Belly Dance Soul Fire

19 Jan

The ladies of BDSF

Recently, I wrote an article that was published in Jareeda Magazine for their “troupe extravaganza” issue. I thought I would share it here with you. For more great articles, check out Jareeda for yourself! If you’re in the Portland area, be sure to catch these beautiful dancers at a show near you. They can often be seen collaborating with other dancers in town in shows such as Salon L’Orient at the Fez Ballroom. Later in 2012 they hope to take their Dance N.O.W. show on a Pacific NW tour. Check their website for more details. 

Belly Dance Soulfire is an undeniable example of a troupe success story. I’ve followed them through every incarnation, through member changes and name changes. I’ve watched them grow from a group of individual dancers to a collective of passionate belly dance power. Their goal is to show the world that it is okay, and in fact a wonderful thing, to explore what it means to break the mold of traditional belly dancing while still honoring its roots, and that no one needs permission to create a new definition of dance fusion. Belly Dance Soulfire believes that performance art is always shifting, constantly making room for new ideas. Their juicy and—dare I say—tantalizing choreography stems from years of diverse experiences of four unique women. I know first-hand how palpable their synchronicity is, and not just technically. It is easy to see the loving energy flow through each performance.

My own fixation with belly dance started eight years ago. My first dance mentor and an original member of Belly Dance Soulfire, Yemaya, who has since relocated, taught me a lot about dance theory, basics, and the culture of belly dance. I saw performing as a unique and beautiful expression of an individual’s passion for an ancient dance form. When she joined a troupe which today is called Belly Dance Soulfire, I didn’t completely understand the reasons. I had come to think of cabaret belly dance as a solo dance, and saw tribal as a group one. So why did Yemaya need to join this troupe when she was a wonderful solo dancer? Watching the group mature and hearing Yemaya talk about the experience, I learned that a troupe is far more than women getting together to dance in unison. A troupe is made up of sisters in dance, who grow together, support each other, and who develop a loving unity that is meant to be shared with an audience.

The group has become an illustration of diversity in every sense of the word. Not only do they each come from very a different background, it has also been noted more than once that there are a variety of body types in the troupe. The four women of Belly Dance Soulfire use this advantage to fuel a movement of body love and acceptance. They encourage all women who feel a connection with the dance to grasp that feeling and cultivate it to their full potential, regardless of society’s “standards.”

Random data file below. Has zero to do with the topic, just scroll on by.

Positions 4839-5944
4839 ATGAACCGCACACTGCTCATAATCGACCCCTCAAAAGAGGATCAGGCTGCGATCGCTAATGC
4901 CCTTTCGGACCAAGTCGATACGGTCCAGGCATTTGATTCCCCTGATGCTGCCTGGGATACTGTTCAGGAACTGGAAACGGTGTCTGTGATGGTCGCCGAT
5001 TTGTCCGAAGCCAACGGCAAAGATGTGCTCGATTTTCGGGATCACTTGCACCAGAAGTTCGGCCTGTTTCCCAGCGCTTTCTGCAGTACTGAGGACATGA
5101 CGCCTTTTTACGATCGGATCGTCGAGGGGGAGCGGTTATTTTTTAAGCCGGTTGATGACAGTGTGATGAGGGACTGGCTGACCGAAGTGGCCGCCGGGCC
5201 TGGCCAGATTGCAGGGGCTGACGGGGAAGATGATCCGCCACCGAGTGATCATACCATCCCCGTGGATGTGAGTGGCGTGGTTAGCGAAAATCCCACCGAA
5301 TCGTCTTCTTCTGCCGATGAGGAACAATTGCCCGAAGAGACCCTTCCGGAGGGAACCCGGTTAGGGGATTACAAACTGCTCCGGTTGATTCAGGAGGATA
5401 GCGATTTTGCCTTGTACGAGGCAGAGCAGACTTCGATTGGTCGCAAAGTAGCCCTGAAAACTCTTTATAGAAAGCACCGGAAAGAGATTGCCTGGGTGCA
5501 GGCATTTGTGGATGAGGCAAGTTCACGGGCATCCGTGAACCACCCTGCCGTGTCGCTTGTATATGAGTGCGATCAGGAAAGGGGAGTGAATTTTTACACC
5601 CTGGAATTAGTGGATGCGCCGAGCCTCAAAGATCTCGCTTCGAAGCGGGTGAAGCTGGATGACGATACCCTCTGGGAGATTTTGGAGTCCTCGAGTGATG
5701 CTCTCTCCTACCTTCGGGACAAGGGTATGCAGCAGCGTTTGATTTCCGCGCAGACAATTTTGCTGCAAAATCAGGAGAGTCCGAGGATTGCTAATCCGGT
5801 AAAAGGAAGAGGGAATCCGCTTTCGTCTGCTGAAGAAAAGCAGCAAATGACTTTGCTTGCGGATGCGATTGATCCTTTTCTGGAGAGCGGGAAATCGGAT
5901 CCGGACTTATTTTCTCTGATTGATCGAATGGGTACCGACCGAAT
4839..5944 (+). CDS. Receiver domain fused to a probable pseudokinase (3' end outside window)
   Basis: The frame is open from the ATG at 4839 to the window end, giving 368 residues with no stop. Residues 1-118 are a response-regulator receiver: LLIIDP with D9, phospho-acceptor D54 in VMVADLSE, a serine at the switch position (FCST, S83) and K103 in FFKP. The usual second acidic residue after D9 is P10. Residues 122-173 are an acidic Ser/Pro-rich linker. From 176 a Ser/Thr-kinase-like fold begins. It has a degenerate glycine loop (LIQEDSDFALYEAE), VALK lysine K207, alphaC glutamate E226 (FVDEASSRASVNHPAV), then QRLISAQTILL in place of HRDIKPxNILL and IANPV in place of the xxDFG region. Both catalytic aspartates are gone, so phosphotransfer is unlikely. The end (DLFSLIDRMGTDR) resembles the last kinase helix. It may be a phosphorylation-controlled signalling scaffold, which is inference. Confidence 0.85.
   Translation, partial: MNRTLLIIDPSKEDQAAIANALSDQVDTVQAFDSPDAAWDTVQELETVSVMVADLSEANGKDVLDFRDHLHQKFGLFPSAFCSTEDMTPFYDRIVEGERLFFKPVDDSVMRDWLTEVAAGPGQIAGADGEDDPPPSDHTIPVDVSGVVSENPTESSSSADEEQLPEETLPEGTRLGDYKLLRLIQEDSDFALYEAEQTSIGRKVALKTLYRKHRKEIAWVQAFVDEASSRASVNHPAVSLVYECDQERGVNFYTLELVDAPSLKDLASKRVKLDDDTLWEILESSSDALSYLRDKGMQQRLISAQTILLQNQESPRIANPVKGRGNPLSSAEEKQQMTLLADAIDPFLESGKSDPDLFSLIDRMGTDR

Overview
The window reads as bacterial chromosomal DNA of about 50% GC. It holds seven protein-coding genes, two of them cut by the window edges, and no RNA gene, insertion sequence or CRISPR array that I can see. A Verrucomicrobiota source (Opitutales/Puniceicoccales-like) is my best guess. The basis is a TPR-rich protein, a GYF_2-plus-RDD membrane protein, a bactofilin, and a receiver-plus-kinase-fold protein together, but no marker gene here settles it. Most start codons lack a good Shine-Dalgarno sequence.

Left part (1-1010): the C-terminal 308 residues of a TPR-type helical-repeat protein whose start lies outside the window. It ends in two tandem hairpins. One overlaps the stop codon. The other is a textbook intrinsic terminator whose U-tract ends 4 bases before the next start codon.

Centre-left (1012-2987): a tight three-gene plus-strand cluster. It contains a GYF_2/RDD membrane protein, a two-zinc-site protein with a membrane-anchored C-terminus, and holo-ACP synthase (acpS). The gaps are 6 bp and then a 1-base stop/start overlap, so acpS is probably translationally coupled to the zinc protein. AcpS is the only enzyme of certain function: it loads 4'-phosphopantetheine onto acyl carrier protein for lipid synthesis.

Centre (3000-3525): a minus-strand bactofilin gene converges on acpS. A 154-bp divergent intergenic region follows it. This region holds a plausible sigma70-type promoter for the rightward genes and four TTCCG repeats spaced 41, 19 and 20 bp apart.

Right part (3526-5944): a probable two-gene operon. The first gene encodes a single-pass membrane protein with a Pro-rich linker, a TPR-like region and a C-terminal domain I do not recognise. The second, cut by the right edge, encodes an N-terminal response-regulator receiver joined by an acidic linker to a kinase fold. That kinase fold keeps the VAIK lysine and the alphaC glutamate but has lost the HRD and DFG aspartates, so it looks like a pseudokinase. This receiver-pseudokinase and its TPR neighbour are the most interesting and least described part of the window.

The four dancers of Belly Dance Soulfire are each dynamic solo dancers in their own right. Sedona, the founder, creative director, and co-choreographer, had been dancing her whole life before she discovered belly dance. This dance opened a world to her that she instantly felt she was meant to be in. Relatively early in her belly dance career, she decided she wanted to form a troupe of experienced dancers that would become a celebration of all types of women coming together in dance.

Claudia, also an original member and co-choreographer, has been known in Portland as a dynamic and fiery dancer for years. She was already an established dancer and instructor performing regularly at area restaurants and shows when she and Sedona connected. Her 13 years of dance experience has made her a major contributor to the troupe’s bold choreographies. Soulfire gave her a chance to express herself beyond the constraints of the cabaret style that was so in demand in traditional Middle Eastern venues.

Before joining Belly Dance Soulfire, Shara was known for her energetic samba-belly dance fusion in North Carolina, called Sambali. She moved to Portland for a marketing job. Soon after, she was laid off, and in the aftermath realized she was meant to follow her true love of dance full time. I met her in her first session of classes in Portland and instantly liked her. I knew the ladies of Belly Dance Soulfire would be drawn to her too, so I invited her to a show they were putting on…and the rest is history!

Karolina was brought into Belly Dance Soulfire temporarily from California to bring some extra spice to the audition for summer TV show “America’s Got Talent.” The strategy was a success! They made it to Vegas and were complimented on their style, flair, and diversity. She fit in so well that she moved to Portland to stay with the group. Karolina brings a distinctive flair to the troupe with her signature trumpet belly dance and Vaudevillian sass.

Belly Dance Soulfire has quickly become a staple of the Portland belly dance community, joining forces with several other dancers to put on amazing performances and to show everyone that there should not be separation in belly dance because of difference in style; unity is the key to success. Making a bold statement in 2011 with their Dance N.O.W. (Not One Way) production, they emboldened women to reach further into their hearts and break boundaries, asking other groups to join them in an act of faith that their followers would connect with the other troupes as well.

Belly Dance Soulfire is truly a fantastic model of charismatic and ambitious dancers working incredibly hard to ensure the continuation and permanence of this ancient art form. With their goals to spread the power and knowledge of belly dance to all, I know Portland and beyond will see a lot more from Belly Dance Soulfire in the coming years, because these women really do have Soul Fire!

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